As early as the mid-1800s, novelists, artists, philosophers, essayists and prophets questioned the great promise of modernity. Does progress always mean improvement? Can production and technology cause poverty? Is science always good? Is the rat race inherently unhealthy? Is there any meaning to life? Is truth anything more than a temporary construct?
Fr. John O’Donohue (1956-2008) succinctly summarizes the downside of modern life:
“The traditional shelters no longer offer any shelter. Religion often seems discredited… Politics seems devoid of vision and is becoming more and more synonymous with politics. Consumerist culture worships accumulation and power… In admiring the achievement and velocity of these tiger economies, we refuse to notice the paw marks of its ravages and the unglamorous remains of its prey.”
“All these factors contribute to the dissolution of real presence. The homeless mind is haunted by a sense of absence that it can neither understand nor transfigure. Indeed, in its desperation it endeavors to fill every moment with some kind of forced presence.”
Oliver Sacks (1933-2015) became popular with a book that had an unusual title: The Man Who Mistook His Wife for a Hat (Touchstone, 1985). One of his patients it seems suffered from visual agnosia, a neurological affliction resulting in an inability to recognize familiar objects.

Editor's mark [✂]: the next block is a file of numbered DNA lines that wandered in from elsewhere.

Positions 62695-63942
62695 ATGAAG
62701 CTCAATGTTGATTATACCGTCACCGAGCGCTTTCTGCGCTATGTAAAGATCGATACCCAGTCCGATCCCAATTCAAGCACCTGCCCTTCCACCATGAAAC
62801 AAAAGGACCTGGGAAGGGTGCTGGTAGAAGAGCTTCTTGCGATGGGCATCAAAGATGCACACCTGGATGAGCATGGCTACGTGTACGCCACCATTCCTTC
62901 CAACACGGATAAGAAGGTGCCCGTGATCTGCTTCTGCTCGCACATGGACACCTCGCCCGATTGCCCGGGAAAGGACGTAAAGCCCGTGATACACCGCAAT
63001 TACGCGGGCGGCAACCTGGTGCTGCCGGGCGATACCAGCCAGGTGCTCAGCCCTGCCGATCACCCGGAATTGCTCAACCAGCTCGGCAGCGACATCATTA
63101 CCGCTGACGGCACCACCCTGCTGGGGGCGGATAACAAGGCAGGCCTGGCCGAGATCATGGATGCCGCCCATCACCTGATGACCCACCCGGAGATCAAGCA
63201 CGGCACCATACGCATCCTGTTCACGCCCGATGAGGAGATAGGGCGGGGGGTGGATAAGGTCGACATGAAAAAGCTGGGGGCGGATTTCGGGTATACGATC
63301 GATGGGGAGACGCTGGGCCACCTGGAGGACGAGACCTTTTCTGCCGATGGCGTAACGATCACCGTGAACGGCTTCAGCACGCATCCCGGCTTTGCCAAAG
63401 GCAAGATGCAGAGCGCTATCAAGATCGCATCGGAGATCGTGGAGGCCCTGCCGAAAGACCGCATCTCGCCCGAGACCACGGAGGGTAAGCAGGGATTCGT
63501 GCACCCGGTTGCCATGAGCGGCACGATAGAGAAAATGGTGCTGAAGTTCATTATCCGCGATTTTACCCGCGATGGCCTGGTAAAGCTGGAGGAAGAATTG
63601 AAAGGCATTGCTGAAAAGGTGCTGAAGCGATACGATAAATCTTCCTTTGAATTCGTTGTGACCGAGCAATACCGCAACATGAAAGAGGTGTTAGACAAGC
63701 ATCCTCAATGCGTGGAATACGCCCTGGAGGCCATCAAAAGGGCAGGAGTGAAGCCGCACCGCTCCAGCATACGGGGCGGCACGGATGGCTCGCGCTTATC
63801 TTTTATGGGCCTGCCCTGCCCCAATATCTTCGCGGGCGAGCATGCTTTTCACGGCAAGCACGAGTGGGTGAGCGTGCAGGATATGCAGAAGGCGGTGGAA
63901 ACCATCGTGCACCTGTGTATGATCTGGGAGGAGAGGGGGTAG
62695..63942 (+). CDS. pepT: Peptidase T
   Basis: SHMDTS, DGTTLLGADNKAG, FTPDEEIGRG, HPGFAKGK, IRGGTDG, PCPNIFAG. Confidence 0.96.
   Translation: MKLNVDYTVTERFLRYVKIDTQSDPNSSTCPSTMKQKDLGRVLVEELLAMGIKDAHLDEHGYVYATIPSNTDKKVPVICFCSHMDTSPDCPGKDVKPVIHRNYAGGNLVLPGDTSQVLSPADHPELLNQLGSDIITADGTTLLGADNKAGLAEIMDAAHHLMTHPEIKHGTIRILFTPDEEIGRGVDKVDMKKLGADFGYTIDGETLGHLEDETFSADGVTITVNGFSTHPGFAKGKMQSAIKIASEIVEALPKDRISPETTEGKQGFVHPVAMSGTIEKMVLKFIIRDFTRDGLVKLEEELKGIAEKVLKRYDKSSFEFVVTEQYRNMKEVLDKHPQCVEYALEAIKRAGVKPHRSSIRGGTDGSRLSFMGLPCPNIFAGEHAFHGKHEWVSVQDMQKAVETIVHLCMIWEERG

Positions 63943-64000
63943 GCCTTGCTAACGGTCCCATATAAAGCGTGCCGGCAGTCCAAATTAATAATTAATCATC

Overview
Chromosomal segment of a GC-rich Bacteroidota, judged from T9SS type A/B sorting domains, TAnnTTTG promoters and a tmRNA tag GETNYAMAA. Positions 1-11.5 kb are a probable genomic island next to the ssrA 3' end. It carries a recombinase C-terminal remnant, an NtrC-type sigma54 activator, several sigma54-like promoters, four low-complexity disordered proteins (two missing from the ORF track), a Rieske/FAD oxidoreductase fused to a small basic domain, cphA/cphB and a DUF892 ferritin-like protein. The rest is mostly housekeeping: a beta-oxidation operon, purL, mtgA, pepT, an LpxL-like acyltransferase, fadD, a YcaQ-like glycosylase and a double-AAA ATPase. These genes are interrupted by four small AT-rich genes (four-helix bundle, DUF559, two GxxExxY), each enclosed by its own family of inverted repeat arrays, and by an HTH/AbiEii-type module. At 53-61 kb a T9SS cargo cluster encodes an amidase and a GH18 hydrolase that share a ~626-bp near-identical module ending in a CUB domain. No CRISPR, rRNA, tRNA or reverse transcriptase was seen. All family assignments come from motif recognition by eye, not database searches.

For Sacks, this patient’s predicament is a metaphor for a societal disease: We have lost the ability to truly recognize one another. Instead we often relate to others as a utilitarian means to another purpose. Our politics (liberal and conservative) and our ethics (in business and even in private) are based on calculating the worth of people. Our bottom line culture is the opposite of what Pope Francis calls “a culture of encounter.”
Small gestures can begin to restore a culture of meaningful relationships. The personal necessarily has to be brief in the grocery checkout and at the oil change shop, but it can be a portion of the exchange. The personal can be deeper and more extensive in the workplace, though there are limits. The prime arenas for dispelling social agnosia are one’s church or mosque, union local, civic group and the like. These are public institutions that by design must turn outward toward a mission. But these community places must also foster personal exchange. To the extent they balance a necessary outward thrust with one-to-one exchange, these local groups make our culture whole in ways that business, government and technology cannot.
Droel’s book Monday Eucharist is at National Center for the Laity (PO Box 291102, Chicago, IL 60629; $8).